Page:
Have you ever heard a first-hand account of child abuse and/or neglect? Have you ever listened to an adult recount how she was ignored as a student because she didn’t have enough money to buy school supplies for a project? Have you ever heard a principal describe what it was like to comfort a child whose parents didn’t come home the night before?
Some students have circumstances that many of us cannot even fathom experiencing. Students may not be willing to divulge their family struggles, so many teachers are left guessing about why a student doesn’t have his homework completed or why the student keeps falling asleep in class. In these situations, it’s easy for educators to jump to false assumptions. However, if your professional network is filled with diverse voices, your colleagues can help you see the deeper cause of a student’s actions—and discover new possibilities for helping the student be successful.
The great thing about professional networks is that now social media and virtual communities make it just as easy to connect with educators who live 4,500 miles away from you as it is to connect with those who live five blocks away. And you don’t have to be an official member of a fellowship like Hope Street Group to actually interact with a diverse set of educators. Try following @HopeStreetGroup, @NNSTOY, @BMECFellowship, @BuffetECI, or @ECET2Ntl on Twitter. These are just some examples of networks that share strategies and resources for helping educators see different perspectives.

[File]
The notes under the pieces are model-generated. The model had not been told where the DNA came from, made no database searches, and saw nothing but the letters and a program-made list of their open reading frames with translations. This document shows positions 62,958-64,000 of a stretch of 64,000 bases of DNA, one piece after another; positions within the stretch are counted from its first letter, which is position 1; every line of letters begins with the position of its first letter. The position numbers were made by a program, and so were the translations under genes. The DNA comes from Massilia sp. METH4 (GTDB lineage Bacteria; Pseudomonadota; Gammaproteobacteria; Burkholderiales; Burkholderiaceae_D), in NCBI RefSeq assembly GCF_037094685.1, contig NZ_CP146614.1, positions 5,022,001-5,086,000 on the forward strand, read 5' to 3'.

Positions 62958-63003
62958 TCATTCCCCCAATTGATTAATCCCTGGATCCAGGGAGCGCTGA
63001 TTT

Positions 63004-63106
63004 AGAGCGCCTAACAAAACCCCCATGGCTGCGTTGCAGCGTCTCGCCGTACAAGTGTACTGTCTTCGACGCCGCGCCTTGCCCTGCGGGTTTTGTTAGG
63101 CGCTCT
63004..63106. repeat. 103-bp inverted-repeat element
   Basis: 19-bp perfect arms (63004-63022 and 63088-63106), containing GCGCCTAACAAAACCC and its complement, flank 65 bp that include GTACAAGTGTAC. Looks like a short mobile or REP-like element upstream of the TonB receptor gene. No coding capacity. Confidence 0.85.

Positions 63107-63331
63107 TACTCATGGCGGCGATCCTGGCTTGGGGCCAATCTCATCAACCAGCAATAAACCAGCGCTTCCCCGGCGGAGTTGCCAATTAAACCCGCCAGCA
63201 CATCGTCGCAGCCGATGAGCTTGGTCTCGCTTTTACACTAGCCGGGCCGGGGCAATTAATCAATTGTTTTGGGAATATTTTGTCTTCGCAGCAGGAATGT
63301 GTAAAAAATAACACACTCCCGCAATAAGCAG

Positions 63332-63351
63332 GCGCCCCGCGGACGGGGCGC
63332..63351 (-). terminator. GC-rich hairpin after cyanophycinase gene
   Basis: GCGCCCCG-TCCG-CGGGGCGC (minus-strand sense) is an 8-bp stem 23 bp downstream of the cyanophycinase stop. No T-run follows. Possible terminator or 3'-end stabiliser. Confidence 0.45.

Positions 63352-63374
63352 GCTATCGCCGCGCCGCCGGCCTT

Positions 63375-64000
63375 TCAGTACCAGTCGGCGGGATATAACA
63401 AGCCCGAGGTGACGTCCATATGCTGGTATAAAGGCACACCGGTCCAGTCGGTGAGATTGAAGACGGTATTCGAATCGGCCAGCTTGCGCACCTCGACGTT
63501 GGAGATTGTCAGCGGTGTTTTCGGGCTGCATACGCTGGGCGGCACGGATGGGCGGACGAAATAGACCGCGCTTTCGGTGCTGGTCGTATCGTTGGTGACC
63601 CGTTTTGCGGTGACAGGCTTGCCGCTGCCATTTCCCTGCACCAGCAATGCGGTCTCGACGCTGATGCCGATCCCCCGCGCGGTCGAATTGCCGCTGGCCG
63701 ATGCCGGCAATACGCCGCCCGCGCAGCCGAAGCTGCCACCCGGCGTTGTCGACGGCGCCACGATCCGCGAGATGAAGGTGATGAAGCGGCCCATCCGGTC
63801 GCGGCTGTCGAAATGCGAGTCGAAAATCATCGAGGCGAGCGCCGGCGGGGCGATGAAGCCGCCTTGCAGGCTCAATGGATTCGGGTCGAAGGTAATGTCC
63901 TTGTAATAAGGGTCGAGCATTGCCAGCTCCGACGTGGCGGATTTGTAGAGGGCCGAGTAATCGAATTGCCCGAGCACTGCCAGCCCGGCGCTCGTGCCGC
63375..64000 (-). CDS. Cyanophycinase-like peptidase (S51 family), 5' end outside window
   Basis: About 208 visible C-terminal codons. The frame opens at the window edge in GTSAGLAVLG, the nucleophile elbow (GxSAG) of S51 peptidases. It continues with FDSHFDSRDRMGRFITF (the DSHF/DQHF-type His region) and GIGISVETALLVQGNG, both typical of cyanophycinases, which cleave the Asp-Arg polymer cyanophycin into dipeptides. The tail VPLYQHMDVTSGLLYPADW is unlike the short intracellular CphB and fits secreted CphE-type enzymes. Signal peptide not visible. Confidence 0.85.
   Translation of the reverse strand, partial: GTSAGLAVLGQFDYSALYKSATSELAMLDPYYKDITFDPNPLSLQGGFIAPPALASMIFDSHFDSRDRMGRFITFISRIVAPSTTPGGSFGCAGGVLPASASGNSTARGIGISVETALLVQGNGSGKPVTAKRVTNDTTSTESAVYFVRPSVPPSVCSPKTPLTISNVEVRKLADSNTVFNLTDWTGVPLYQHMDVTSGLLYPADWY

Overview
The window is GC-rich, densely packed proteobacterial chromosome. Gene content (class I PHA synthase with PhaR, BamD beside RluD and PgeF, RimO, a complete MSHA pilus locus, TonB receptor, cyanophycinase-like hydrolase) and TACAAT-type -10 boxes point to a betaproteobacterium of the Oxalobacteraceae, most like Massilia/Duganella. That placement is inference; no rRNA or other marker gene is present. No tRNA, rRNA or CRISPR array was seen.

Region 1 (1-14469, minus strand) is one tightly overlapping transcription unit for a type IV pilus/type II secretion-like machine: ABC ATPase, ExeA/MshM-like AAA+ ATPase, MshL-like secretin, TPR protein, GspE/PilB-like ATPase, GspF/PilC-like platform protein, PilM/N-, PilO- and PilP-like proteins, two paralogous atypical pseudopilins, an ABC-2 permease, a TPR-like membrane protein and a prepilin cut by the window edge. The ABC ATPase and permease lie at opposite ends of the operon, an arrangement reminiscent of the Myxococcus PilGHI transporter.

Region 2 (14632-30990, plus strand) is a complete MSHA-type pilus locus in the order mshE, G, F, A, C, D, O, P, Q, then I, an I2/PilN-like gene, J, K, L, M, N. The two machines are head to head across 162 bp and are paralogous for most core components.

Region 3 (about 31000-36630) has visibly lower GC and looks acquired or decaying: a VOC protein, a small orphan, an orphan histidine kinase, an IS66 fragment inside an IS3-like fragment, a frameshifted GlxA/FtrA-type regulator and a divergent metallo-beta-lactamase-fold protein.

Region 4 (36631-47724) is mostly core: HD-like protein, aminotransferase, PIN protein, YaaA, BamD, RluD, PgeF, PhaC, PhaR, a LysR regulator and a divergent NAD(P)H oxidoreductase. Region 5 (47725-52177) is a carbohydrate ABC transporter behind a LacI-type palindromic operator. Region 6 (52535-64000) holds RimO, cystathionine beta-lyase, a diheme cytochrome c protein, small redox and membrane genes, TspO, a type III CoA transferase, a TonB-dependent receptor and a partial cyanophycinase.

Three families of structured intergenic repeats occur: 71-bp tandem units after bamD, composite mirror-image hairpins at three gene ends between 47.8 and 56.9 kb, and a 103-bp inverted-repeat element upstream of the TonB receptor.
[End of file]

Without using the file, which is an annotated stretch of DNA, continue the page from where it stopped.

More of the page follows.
After hearing the stories of adults who struggled to find their own place in a school setting, I have realized I want to focus less on placing blame and more on how to help students overcome their challenges. Instead of being an extra obstacle in their lives, I want to take the time to help them.
What happened to Eric? I changed the way I interacted with him. Each day he walked into my classroom, I asked him to pick a time of day that he’d be willing to participate. Sometimes that worked. Sometimes it didn’t. And each day that he fell asleep, I wrote him a little sticky note to say, “We missed your voice in class.” One day, Eric finally wrote me a note back. He wrote that he was so tired because he works two jobs after school, and he was constantly worried about paying his family’s bills since his dad was in prison. After I connected Eric with some resources to help his family make ends meet through the school guidance department, Eric and I worked out a plan to gradually increase his ability to pay attention in class. It was a slow journey for Eric to stop worrying about his family obligations during school time, but day by day, Eric started raising his hand and volunteering to participate. My heart swelled with happiness every time Eric took that leap to volunteer, and I know Eric could read my emotions.
Many of our students are like Eric, who just need an adult to see beyond his struggle and help him find his own success story. When I see a student “misbehaving” in class now, I tune out the voices judging that student. Instead, I tune in to hear the voices encouraging me to take the time to get to know my student. I carry my professional network in my heart and at my fingertips, and my colleagues often get phone calls and messages from me asking for advice.
I encourage you to take a moment to consider: What does your professional network “sound” like? Does it echo with your own experiences? Or is it more of a symphony of different voices that build something stronger when they all work together?